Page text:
Religious Beliefs. Muslims make up two-thirds of the population. The majority are Sunni, but there is also a small Druze community. Christians are almost one-third of the population. The largest denomination is Greek Orthodox, followed by the Greek Melkite Catholic, the Roman Catholic, the Episcopal, and the Lutheran. Muslim-Christian harmony was always the norm. The rise of militant Islamic groups like Hamas is a new phenomenon among people who have a powerful ecumenical tradition.
Religious Practitioners. Palestinian Muslims view themselves as guardians of the Muslim holy sites, especially the Dome of the Rock, considered the third holiest in Islam. Christian Palestinians maintain a similar view of their role as guardians of the holiest places of Christendom, such as the Church of the Holy Sepulchre and the Church of the Nativity.
Arts. Palestinian arts center around village group dances, such as dabka. Village music is performed on traditional instruments such as the flute ( nay ), drums ( tabla ), and the lute (oud). Since the rise of the PLO, Palestinian music and song have for the most part reflected patriotic themes. Art flourished after 1948, with several artists depicting the Palestinian refugee experience. The PLO has fostered political poster art and holds exhibits in many parts of the world.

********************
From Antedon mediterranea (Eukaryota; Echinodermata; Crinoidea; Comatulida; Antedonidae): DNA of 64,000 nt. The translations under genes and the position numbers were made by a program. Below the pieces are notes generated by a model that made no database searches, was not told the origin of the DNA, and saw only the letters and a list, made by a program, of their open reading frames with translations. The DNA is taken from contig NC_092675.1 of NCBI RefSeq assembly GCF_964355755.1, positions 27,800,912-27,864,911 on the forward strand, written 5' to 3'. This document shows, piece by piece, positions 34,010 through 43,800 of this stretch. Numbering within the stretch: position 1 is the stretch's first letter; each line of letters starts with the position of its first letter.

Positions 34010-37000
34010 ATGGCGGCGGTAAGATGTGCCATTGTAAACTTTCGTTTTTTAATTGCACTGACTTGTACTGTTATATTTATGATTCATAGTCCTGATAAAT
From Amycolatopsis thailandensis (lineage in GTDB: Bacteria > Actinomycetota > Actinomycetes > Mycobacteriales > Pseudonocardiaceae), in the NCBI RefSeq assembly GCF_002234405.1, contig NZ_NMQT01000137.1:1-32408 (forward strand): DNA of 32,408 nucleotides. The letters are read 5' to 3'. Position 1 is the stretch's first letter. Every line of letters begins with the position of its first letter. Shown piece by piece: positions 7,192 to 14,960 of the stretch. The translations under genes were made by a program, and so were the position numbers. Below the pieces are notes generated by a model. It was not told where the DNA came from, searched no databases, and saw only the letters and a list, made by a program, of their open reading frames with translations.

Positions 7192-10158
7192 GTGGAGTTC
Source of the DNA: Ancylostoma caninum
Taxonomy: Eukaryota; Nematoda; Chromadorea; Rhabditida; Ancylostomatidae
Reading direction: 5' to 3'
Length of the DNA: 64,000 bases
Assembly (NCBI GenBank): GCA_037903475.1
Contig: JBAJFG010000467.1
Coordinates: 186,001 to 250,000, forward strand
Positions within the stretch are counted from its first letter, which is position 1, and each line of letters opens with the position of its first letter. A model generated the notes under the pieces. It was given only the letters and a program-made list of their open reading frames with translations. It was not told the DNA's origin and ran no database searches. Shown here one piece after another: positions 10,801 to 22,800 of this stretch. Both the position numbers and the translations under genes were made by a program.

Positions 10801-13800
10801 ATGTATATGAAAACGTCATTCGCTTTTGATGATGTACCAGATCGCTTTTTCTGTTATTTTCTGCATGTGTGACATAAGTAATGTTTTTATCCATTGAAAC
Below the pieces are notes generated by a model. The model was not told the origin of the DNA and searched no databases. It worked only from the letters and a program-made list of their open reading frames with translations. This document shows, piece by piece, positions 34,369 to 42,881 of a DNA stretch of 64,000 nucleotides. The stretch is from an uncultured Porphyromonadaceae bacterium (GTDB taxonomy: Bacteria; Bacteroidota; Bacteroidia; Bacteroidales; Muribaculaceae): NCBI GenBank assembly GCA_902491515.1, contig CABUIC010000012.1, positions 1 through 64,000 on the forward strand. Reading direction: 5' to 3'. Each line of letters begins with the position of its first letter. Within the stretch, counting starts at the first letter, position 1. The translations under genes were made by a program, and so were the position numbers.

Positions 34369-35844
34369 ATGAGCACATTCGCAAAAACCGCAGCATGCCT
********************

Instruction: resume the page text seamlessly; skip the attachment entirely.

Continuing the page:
Medicine. Modern medical facilities are badly lacking in the West Bank and Gaza. Most medical institutions are supported by Arab donations from outside and private donations from within the country.
Death and Afterlife. Funerals are conducted by the family and the entire neighborhood. Long periods of mourning are observed by the Muslim and Christian communities. Cerneteries are public lands. Both communities believe strongly in an afterlife. Muslims, who believe Jerusalem will be the site of the Day of Judgment, consider burial there to be greatly desirable.